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Schubert Lieder Year by Year

A wonderful survey of Schubert’s Lieder, with one song taken from each year of his composing career.


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Catalogue Number: 5060192780321


CHOICE FOR THE CURIOUS, Terrific. Amazing value. (Classic FM)

Here is a most unusual collection of Schubert Lieder. Eighteen songs are arranged in chronological order, with one representative song selected from each year, beginning with Schubert’s earliest known song, Der Vatermörder, D 10, written in 1811 when he was 14, and ending with his last composed song, Die Taubenpost, D 965a, written in 1828, shortly before his death. If you’re wondering why there are 18 songs instead of 17—the number of years between 1811 and 1828, it’s because Die Taubenpost, which really is Schubert’s last known song, was arbitrarily tacked on to the end of the Schwanengesang collection, D 957, by its first publisher, Tobias Haslinger, and there it remains today in most modern performances. So, just to cover all bases, the current CD also gives us one other, slightly earlier, song from 1828, Der Winterabend. The highly informative booklet note omits one crucial detail. It doesn’t tells us who came up with the idea for this program, whether it was pianist Sholto Kynoch’s brainstorm or the joint vision of the seven singers that share the honors of presenting the songs. Whoever was responsible should be congratulated, for the individual songs chosen, even if you ignore the chronological theme, make for an exceptionally satisfying recital.Obviously, I can’t conclude this review without mentioning the excellent keyboard support afforded all seven singers by pianist Sholto Kynoch. Not only has he had to learn the accompaniments to these 18 songs, but his task is made all the more challenging by having to adjust his tone and touch to complement the unique vocal timbres of each of the vocalists. Credit, too, goes to Stone, for a bright, but not glaring, detailed recording. Strongly recommended. (Fanfare)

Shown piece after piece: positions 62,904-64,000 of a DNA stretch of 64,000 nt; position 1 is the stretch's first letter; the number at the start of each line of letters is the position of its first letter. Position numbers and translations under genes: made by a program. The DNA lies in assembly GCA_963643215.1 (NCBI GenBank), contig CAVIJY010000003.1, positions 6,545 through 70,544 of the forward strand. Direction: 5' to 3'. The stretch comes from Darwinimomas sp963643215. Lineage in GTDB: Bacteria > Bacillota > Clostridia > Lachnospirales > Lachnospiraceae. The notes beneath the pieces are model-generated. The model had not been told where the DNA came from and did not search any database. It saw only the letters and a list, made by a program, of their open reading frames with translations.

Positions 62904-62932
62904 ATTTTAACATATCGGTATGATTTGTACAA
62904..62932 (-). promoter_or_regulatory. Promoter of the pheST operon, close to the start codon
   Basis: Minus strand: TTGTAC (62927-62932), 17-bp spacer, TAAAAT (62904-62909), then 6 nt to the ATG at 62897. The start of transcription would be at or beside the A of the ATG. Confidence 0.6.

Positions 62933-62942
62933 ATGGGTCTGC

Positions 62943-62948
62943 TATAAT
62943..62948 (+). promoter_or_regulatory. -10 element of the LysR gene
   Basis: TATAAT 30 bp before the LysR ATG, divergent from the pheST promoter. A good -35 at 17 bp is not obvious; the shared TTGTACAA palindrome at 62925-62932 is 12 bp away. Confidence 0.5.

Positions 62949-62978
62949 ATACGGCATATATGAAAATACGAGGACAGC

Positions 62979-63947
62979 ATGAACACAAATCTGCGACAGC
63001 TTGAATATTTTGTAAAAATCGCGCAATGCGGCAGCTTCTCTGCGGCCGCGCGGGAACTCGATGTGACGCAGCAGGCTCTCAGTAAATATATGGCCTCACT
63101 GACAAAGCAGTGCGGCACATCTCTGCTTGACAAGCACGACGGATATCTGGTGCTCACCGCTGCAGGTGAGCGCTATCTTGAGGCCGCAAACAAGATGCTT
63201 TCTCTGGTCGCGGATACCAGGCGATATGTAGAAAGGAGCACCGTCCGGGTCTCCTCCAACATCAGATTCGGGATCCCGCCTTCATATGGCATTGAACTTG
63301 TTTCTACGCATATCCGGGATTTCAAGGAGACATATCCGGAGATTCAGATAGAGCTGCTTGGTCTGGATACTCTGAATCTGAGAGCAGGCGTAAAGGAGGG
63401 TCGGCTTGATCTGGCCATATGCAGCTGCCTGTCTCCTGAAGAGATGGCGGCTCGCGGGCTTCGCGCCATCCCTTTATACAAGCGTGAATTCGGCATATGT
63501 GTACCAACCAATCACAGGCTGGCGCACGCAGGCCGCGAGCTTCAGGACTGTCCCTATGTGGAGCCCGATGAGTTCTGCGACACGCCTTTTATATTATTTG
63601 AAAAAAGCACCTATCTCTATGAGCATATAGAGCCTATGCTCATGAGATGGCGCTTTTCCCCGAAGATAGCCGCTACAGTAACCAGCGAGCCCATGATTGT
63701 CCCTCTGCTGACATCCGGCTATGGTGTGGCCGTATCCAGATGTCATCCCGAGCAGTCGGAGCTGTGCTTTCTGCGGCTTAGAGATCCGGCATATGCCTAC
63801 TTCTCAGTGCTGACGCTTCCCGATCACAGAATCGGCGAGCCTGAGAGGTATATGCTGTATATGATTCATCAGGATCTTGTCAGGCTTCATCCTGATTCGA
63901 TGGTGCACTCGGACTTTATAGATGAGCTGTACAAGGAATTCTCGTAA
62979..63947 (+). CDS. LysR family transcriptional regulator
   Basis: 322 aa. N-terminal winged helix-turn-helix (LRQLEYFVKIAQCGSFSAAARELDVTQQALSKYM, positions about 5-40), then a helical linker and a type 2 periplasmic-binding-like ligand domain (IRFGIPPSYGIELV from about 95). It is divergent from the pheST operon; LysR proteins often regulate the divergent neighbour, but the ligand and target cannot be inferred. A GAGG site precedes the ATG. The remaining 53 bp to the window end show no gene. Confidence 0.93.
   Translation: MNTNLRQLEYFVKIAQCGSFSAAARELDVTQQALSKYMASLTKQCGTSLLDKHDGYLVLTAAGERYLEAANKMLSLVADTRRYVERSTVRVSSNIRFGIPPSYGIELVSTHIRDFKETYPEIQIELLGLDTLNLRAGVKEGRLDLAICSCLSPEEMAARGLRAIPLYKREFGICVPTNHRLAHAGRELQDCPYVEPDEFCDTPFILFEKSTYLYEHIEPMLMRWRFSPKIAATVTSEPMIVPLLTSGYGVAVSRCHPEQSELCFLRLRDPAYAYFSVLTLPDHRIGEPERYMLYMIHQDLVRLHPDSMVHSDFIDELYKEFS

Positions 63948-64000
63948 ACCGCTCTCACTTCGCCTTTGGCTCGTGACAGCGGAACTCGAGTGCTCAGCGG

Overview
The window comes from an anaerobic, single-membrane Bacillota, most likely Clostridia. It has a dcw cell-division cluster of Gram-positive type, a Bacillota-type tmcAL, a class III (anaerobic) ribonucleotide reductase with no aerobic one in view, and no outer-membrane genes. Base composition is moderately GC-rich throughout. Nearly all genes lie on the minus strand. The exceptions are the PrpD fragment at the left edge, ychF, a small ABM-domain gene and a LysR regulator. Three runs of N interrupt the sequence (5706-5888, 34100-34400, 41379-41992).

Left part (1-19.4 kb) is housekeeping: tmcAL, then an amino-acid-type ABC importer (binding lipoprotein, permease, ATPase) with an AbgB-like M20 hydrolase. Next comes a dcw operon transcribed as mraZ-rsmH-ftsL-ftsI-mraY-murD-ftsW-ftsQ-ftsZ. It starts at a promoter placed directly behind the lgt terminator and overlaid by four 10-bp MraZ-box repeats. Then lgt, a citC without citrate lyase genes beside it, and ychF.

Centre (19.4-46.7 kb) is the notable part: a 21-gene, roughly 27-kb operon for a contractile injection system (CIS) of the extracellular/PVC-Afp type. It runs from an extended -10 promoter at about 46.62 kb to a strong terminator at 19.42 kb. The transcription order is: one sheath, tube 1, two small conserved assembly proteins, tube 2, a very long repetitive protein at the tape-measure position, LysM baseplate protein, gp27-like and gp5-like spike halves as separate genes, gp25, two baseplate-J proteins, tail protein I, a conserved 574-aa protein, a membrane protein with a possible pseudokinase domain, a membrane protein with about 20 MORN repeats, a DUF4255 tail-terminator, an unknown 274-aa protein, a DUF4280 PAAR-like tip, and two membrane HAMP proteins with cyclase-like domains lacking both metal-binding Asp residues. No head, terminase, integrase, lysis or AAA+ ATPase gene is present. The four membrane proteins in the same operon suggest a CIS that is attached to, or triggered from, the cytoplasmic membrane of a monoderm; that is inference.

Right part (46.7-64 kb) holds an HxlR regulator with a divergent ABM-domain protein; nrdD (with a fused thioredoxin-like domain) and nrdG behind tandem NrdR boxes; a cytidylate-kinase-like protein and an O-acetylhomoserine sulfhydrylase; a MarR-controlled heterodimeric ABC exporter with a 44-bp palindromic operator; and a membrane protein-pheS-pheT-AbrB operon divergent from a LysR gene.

Mary Bevan’s soprano brings warm scents and breezes of spring to “Lob der Tränen” (1818) and the vernal tenor of James Gilchrist gives sweet, if slow, performances of “Frühlingsglaube” (1820) and “Im Frühling” (1826). Best of all is the cultivated, supple and stable tenor of Benjamin Hulett in “Abendstern” (1824). (BBC Music)

An interesting disc, with many good things in it. (International Records Review)

Track listing
  1. Der Vatermörder, D10
  2. Klaglied, D23
  3. Die Schatten, D50
  4. Gretchen am Spinnrade, D118
  5. Erlkönig, D328
  6. Litanei auf das Fest Aller Seelen, D343
  7. Die Blumensprache, D519
  8. Lob der Tränen, D711
  9. Die Götter Griechenlands, D677
  10. Frühlingsglaube, D686
  11. Der Blumen Schmerz, D731
  12. Nachtviolen, D752
  13. Auf dem Wasser zu singen, D774
  14. Abendstern, D806
  15. Auf der Brücke, D853
  16. Im Frühling, D882
  17. Frühlingslied, D919
  18. Der Winterabend, D938
  19. Die Taubenpost, D965a